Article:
Fiction for Language Skills


We all know that reading is good for kids and for adults, and that we should all read more often. One of the most obvious benefits of reading is that it helps improve language skills. A major overhaul research on recreational reading has confirmed that reading actually promotes better verbal skills, from preschoolers to university students. But, does it matter what we read?

In four separate studiesbased on data from nearly 1,000 young adults, behavioral specialist Marina Rain and examined how reading fiction and non-fiction predicts verbal ability.

We found that reading fiction was the strongest and most consistent predictor of language proficiency compared to reading nonfiction. This was true whether people reported their own reading habits or whether we used a more objective measure of lifetime reading (recognize the real names of authors among the fake ones). Importantly, after controlling for reading fiction, reading non-fiction did not predict language proficiency at all.

Measuring Meaningful Language Skills

To measure verbal abilities in three of these studies, we relied on items from the verbal section of the SAT, the standardized test used by many American universities to judge applicants. Thus, the measure of language skills employed in these studies is quite obviously linked to an important real outcome: admission to university.

Although it was somewhat surprising to find that reading fictional stories better predicts valuable language skills than reading nonfiction, repeated replication of this finding in multiple studies has increased our confidence in this result.

Motivations behind leisure reading

In a follow-up studya collaboration between my psychology lab at York University and a lab at Concordia University led by a professor of education Sandra Martin Changwe asked 200 people about their different motivations for taking up reading for leisure.

Those who said they read for their own enjoyment tended to have better language skills. Related to our previous finding, this association was partly explained by the amount of fiction they had read.

In fact, across several types of motivations, motivations related to reading fiction rather than non-fiction were consistently associated with better verbal abilities. In contrast, when a motivation was more strongly associated with reading nonfiction, it tended to be either unrelated to verbal ability or associated with poorer ability.

For example, people who were motivated to read to grow and learn focused on reading nonfiction, so this attitude was actually associated with poorer language skills.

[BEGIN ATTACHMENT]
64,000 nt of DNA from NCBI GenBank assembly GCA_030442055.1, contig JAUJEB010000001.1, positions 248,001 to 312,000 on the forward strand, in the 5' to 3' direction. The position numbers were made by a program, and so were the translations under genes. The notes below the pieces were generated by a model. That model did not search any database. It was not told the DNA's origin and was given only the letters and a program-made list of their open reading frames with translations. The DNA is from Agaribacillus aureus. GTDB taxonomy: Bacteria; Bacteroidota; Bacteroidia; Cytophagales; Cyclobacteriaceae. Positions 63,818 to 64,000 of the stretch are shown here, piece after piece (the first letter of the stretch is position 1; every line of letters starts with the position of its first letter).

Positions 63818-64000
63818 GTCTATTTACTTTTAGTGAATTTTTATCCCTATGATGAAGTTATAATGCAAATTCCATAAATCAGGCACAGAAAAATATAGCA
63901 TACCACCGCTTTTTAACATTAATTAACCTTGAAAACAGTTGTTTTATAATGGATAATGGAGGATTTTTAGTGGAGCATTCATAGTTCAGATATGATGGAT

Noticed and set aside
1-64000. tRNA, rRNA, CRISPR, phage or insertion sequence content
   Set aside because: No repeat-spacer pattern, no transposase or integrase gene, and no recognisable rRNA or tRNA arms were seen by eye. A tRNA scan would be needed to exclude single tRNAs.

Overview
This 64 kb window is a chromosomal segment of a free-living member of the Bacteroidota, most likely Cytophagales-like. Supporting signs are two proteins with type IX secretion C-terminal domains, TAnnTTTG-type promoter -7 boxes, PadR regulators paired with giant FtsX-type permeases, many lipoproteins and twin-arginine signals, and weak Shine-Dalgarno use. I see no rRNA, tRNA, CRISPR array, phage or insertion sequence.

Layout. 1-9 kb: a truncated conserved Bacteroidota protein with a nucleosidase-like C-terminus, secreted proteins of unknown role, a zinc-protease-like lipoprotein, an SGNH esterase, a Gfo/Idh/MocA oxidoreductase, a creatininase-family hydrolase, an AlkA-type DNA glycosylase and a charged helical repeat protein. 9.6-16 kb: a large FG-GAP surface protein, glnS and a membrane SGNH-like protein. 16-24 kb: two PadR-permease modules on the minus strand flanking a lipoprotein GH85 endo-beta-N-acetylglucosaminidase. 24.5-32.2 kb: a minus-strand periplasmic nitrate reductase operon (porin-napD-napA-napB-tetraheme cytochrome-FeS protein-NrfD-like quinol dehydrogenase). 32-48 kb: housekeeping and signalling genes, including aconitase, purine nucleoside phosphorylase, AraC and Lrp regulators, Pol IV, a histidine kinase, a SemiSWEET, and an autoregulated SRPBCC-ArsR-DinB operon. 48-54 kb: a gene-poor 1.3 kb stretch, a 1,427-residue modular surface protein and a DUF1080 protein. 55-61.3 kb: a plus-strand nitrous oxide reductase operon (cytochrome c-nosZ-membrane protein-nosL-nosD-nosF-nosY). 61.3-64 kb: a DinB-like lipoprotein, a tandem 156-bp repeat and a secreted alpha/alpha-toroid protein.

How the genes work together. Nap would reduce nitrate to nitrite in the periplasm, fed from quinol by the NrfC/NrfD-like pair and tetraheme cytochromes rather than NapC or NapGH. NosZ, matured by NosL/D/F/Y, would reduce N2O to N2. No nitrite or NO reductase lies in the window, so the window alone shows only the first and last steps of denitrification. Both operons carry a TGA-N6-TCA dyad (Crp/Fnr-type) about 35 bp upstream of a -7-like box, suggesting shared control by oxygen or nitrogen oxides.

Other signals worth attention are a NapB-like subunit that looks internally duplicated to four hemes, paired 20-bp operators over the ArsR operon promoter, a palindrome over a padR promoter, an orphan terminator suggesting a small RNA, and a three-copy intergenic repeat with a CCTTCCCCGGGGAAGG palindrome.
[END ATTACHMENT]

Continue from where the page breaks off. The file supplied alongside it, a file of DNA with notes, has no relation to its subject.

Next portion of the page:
read stories

Based on these five studies, the picture is pretty clear: it’s reading stories, not essays, that predicts valuable language skills in young adults. But why does reading fiction have this unique advantage over non-fiction? We don’t know exactly yet, but we can rule out an obvious possibility: that fiction uses SAT words more often than non-fiction.

For explore this possibility, we turned to several large text collections, containing about 680 million words in total. The words that appeared on the SAT were either less common in fiction compared to non-fiction, or the difference was so small it was negligible.

Fiction readers therefore do not perform better on SAT items simply because fiction contains more SAT words. This means that there must be something special about reading fiction that helps promote language skills. Perhaps the emotions evoked by stories help us remember new words, or perhaps our intrinsic interest in stories results in a greater focus on the text. Future research will hopefully uncover the reasons for this fascinating difference between reading fiction and non-fiction.

Long-term benefits of reading

Whatever the reasons, the fact that it is narrative fiction and not explanatory nonfiction that helps us develop strong language skills has important implications for education and policy.

When it comes to reading, this really is a case of the rich getting richer: Lots of past research established that those who read more tend to get better at reading, find it easier and more enjoyable, and read more as a result. This results in a causal loop in which leisure reading yields increasingly large benefits to readers in terms of language skills. Remarkably, this holds true all the way from preschool through college.

These improved language skills in turn translate into all sorts of important benefits, such as doing well in school, achieving a higher level of education, and doing better on the job.

In reality, a study of over 11,000 people found that children who read better at the age of seven had a higher degree of socio-economic success 35 years later! This held true even after controlling for important factors such as their socioeconomic status at birth, intelligence, and academic motivation. Leisure reading is important for the development of language skills, which in turn are linked to key socio-economic outcomes.

Implications for education and policy

Work from our lab, based on young adults, is beginning to clarify the association between reading and language abilities, emphasizing the importance of reading fiction and not just nonfiction.

This means that it is important to develop a love of fiction in children, to promote the healthy habit of reading stories for pleasure as early as possible.

The current trend of governments favor science over humanities in education runs directly counter to the available evidence. Given the benefits verbal skills provide for academic and career success, fostering a love of stories in children should be a priority for governments and educators.

-The conversation

Read the original article here.

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